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Court Upholds Patlex Rights to 3rd Laser Patent

December 22, 1987|BARRY STAVRO | Times Staff Writer

Patlex Corp. won another legal victory last week by wrapping up the rights to a third key laser patent, furthering the Chatsworth company's chances for great riches.

The U.S. District Court in Washington upheld a laser use patent that had been issued to inventor Gordon Gould, Patlex's vice chairman, in 1979. In 1982, however, the Patent Office decided to re-examine Gould's patent. But the District Court concluded that the Patent Office's arguments were not sufficient to rescind the patent.

The Patent Office has 60 days to appeal the decision.

'A Satisfying Year'

"It's been a very satisfying year," said Richard Samuel, Patlex's chairman. The company owns 64% of the rights to Gould's various laser patents, in exchange for which Patlex has been footing the legal bills as it tries to conclude the lengthy dispute over Gould's inventions. This year alone, Patlex's legal tab is $1.25 million, Samuel said.

Gould, who owns 20% of the rights to his patents, originally filed for his laser use patent in 1959.

Gould came up with the acronym laser --light amplification by stimulated emission of radiation--and the powerful beams of light are now used in everything from eye surgery to computer printers and steel manufacturing.

After years of legal battles, Gould and Patlex have had little to show for their efforts. For the nine months ended Sept. 30, Patlex lost $2 million on $9.2 million in sales.

But that will now change. Samuel expects Patlex to close out its year with a profit, and with Gould and Patlex on the verge of collecting big returns, the company's stock has surged from $5.75 per share after the stock market crash Oct. 19 to close at $14 Monday.

The trio of laser patents that Gould holds covers 90% of the estimated $600-million market in non-military uses for lasers. On average, Patlex gets 5% royalty payments from companies using Gould's laser technology. With a total market of $600 million, Patlex would take in about $19 million in royalties next year, and Gould would get an additional $6 million.

"We're guessing like everyone else. It could be half or twice that amount," Samuel said.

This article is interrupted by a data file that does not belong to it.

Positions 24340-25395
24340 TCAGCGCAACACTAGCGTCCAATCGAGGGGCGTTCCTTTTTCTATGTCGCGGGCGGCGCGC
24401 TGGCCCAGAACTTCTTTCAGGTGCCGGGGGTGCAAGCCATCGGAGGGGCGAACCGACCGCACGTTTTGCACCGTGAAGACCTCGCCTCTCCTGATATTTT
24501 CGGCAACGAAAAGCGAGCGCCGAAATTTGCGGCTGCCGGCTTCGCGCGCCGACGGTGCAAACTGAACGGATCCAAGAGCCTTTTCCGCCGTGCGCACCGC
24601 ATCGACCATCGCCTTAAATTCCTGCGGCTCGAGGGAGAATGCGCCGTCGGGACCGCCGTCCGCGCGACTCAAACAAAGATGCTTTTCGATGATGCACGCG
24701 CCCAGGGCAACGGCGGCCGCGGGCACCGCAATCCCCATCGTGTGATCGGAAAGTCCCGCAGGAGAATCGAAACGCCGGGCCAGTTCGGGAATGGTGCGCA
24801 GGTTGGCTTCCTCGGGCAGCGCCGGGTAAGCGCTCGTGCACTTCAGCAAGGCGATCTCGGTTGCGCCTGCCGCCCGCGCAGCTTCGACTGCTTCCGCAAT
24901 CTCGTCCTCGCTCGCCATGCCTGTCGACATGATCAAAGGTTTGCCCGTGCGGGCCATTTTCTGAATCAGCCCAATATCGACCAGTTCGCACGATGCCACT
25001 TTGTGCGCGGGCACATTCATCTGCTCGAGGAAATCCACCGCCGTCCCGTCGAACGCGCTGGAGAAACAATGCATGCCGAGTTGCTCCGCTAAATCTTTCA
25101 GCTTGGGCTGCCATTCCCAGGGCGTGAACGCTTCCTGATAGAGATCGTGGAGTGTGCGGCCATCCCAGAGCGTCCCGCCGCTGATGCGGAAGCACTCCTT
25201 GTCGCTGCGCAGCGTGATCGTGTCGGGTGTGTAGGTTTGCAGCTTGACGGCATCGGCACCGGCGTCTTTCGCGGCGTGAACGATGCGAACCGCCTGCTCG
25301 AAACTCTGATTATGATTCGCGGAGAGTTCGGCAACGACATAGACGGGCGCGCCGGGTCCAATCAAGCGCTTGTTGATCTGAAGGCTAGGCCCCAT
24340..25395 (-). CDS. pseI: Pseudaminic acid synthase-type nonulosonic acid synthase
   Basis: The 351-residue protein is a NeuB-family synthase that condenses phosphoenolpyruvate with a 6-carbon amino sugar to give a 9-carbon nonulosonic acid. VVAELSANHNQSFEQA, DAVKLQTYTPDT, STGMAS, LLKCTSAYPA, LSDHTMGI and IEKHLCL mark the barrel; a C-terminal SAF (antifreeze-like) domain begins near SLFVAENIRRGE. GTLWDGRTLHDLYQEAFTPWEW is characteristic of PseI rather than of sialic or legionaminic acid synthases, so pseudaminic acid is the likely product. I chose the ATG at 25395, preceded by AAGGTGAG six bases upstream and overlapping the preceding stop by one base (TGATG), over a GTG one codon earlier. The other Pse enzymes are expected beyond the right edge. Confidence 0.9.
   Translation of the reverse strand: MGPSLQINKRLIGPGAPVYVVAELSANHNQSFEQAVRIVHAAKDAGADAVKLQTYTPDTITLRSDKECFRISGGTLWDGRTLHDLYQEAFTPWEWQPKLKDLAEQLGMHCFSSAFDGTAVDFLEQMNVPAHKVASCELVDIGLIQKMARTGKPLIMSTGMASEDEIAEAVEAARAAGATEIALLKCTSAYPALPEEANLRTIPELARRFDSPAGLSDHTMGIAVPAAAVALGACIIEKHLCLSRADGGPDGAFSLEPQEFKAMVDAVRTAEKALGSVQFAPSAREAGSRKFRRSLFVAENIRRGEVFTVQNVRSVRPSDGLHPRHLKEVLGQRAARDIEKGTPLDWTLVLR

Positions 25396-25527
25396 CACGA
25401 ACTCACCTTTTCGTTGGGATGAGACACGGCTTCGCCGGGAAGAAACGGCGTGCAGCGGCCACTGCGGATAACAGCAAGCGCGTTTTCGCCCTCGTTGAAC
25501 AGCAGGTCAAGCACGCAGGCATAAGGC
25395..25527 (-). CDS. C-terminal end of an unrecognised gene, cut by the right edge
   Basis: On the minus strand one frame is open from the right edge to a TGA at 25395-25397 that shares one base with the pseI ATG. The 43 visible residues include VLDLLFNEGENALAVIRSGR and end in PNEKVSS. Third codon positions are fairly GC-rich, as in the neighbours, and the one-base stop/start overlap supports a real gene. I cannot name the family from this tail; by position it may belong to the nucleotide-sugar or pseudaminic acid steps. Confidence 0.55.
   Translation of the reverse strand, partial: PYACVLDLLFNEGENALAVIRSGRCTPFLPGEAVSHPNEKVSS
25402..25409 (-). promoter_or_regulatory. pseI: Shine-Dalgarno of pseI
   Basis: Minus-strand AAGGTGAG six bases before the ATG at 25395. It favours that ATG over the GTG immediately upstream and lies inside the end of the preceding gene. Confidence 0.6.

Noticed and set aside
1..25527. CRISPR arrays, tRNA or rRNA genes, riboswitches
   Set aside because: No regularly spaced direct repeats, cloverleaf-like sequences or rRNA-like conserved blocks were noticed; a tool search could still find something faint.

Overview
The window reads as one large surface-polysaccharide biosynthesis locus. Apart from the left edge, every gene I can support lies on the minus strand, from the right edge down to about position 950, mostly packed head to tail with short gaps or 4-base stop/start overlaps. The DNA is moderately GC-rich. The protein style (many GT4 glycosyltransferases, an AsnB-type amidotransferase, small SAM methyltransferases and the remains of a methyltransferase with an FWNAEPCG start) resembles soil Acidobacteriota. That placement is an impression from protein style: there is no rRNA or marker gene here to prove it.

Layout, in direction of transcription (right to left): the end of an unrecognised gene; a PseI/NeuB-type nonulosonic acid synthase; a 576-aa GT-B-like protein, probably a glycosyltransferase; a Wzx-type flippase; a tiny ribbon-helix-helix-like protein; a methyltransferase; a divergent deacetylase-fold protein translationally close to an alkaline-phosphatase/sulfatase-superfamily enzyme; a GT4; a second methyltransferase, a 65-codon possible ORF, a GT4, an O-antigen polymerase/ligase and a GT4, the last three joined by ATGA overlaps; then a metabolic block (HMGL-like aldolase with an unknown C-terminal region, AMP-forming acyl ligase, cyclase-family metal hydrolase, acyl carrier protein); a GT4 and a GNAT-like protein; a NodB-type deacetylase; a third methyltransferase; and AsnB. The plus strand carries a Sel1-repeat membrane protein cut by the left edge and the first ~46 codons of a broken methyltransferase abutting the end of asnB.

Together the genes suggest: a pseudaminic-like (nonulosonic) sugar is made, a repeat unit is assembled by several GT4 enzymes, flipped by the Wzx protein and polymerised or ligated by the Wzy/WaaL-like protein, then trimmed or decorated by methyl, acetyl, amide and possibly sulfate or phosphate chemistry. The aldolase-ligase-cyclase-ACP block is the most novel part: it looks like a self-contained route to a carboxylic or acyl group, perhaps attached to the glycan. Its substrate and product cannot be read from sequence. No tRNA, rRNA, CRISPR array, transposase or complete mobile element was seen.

Contracts Signed

Since last month, Samuel has signed contracts for $4.8 million worth of back royalties that the companies owed Patlex, plus future laser royalty deals. To date, Patlex has signed about 20 companies to royalty contracts, including Motorola, IBM, General Motors and 3M. Samuel said he expects to sign another 50 to 75 firms.

Last month, Patlex won another legal battle when Gould was finally awarded a patent for his gas-discharge laser. Earlier, Gould had been awarded a patent for an optically pumped laser.

The names refer to different power sources used to trigger a laser. Some lasers use a light charge; others are triggered by an electrical discharge in a gas.

Those two patents cover the manufacture of lasers. The latest use patent, however, covers the use of lasers in cutting, welding, drilling and chemical reactions.

There is a fourth laser invention at stake, called the Brewster Angle Window, which involves a design used in many gas-discharge lasers. Gould's patent application is before the Patent Office's Board of Appeals, and Samuel expects a decision in January.

This last design is not as vital as the other three, Samuel said, but would further solidify Patlex's claim on royalties from manufacturers of gas-discharge lasers.

Developed Ideas as Student

Gould, 67, who lives in Kinsale, Va., developed his laser ideas while a graduate student of physics at Columbia University.

"The basic principle popped into my mind one night when I couldn't get to sleep, and it was so exciting that I just spent the whole rest of the weekend writing it down," he said.

Years later, Gould suffered from cataracts, and his sight was saved as a result of laser surgery.

Although Gould said he feels "immense satisfaction" at having his laser inventions vindicated in court, the 30-year struggle has been wearying.

"If I had any idea that it could take this kind of time, I would have dropped it decades ago," he said.

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